What if you took all the images that have collected on your computer and created a room that was filled with them? The result may look something like Camille Henrot’s The Pale Fox, showing at East London’s Chisenhale gallery.
Stepping into a pool of images, sculptures and iPads floated together by the same cobalt blue, I was taken by this buoyant mystery. How do we look at all this ‘stuff?’ The sounds that echoed through the room were mostly reverberating gongs with the occasional recorded cough. I thought at first that cough was someone in the room. I felt as if something was going to happen.
The title, The Pale Fox, is taken from the creation story of the West African Dogon people. It is an ‘installation version’ of the film Grosse Fatigue presented at the 55th Venice Biennale, where Henrot was awarded the Silver Lion for most promising young artist. The film was developed during a residency Henrot undertook at the largest museum in the world, The Smithsonian in Washington DC. Henrot describes herself as having a ‘cataloguing psychosis.’ Trying to comprehend all the information that the museum held as forming a single, objective narrative would have been impossible. Dogon mythology is thought to incorporate the belief systems of several different cultures; desribed as a ‘meta-narrative.’ Henrot has taken this concept and used it as a tool for constructing and observing a body of information.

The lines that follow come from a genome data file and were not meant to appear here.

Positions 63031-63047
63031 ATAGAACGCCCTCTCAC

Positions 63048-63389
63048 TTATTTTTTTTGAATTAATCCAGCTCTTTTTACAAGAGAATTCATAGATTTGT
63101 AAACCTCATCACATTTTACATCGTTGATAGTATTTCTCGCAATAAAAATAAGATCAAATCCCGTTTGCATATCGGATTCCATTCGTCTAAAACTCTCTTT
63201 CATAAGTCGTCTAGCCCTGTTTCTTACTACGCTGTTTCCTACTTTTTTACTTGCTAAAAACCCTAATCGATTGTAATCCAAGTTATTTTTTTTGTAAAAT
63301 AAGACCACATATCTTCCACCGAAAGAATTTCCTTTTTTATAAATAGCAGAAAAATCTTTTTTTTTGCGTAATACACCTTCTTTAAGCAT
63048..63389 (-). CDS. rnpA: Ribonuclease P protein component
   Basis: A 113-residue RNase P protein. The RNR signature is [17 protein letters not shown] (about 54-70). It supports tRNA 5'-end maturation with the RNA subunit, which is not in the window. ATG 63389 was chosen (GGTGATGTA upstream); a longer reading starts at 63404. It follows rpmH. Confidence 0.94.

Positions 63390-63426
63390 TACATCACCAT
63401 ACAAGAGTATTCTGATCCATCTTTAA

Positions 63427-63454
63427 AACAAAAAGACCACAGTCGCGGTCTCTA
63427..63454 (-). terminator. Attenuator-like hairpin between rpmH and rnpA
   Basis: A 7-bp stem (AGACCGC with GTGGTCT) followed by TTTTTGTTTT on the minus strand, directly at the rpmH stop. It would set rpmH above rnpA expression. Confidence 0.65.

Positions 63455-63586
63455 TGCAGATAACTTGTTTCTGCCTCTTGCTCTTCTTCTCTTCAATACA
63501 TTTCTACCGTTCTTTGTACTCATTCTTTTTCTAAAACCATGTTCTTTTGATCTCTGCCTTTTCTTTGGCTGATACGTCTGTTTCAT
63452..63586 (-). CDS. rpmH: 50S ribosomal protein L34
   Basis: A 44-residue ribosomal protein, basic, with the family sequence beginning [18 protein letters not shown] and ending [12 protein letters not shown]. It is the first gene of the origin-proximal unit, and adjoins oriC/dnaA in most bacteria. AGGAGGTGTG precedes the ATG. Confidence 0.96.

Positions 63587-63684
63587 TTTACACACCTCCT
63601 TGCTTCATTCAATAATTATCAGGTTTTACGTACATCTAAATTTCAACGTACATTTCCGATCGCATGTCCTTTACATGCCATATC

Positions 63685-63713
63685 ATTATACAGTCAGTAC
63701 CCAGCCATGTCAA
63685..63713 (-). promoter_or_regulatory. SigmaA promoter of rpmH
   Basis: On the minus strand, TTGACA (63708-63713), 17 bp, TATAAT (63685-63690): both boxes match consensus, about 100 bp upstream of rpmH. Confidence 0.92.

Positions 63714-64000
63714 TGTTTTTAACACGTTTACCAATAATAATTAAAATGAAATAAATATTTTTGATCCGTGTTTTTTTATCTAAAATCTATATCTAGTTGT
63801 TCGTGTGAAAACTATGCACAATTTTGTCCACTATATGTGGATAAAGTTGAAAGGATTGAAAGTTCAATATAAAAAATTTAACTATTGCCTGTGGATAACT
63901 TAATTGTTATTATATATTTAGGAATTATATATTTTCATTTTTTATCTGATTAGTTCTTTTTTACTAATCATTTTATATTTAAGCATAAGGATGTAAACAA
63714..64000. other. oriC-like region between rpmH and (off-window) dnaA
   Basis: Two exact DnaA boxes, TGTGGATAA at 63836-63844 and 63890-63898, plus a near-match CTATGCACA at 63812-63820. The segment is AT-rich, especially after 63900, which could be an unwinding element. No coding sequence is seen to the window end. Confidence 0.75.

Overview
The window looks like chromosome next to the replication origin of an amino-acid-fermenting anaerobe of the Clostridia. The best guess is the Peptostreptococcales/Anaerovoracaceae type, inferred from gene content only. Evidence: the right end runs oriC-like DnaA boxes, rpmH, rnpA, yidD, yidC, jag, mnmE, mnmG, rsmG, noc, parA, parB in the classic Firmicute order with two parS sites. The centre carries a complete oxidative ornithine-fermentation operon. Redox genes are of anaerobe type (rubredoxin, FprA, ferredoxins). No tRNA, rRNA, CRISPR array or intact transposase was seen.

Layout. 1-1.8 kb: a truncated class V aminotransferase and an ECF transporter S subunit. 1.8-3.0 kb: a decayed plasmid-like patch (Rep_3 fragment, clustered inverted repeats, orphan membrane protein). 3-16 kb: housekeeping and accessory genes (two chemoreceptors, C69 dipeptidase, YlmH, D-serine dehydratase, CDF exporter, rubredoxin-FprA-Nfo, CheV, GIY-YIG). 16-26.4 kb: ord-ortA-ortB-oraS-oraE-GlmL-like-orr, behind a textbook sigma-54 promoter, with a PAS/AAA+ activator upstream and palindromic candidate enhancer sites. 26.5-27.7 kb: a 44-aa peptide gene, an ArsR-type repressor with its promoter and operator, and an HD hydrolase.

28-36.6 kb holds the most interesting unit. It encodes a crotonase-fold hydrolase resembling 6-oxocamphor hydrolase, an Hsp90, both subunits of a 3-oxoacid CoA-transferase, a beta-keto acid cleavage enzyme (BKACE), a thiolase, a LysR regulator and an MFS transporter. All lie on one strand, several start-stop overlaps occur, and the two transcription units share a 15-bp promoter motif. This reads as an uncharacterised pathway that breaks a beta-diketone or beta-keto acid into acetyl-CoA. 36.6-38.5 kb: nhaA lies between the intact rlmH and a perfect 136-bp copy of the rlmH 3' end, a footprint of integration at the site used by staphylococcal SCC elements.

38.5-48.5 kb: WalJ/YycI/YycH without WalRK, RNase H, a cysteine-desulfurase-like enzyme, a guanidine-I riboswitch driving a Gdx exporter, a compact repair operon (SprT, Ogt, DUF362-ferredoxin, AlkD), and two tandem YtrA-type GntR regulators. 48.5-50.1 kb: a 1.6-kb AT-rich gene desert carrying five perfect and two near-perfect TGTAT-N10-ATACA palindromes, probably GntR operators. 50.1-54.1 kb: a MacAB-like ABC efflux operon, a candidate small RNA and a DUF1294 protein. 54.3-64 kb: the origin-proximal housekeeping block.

Other knowledge and anthropological studies are used as another body to sift our own collections of information. Is this the moment when something changes from information to knowledge? During an interview on Resonance FM, Paul O’Kane describes the revisiting of information being the moment when ‘..every time you take your book down from the shelf, it seems like the words in your book have had a party and moved around and found a new form.’ Each time we look at something, the world has changed, so what we are looking at has changed too. In using creation myths as a mediation to give shape to the contents of her digital collection; her collection of fascinations, we now see that ‘the calabash and the DropBox are the same object, they are both containers.’
There is a toy snake which slithered across the carpet between viewers. I was wondering how it was being moved before noticing the invigilator operating a remote control. Snakes across cultural mythology are the onset of knowledge, like Henrot’s unexpected cough echoed in the room, they are the spark, the ‘bang!’ factor which sneezes everything into a new order. I wanted to have a go with the remote control snake. There was a toddler looking quite afraid of it but I wanted to show him otherwise. I’m not sure he was convinced as I lent my hand in the creation of Henrot’s exhibition.
For further information see Chisenhale Gallery’s website HERE.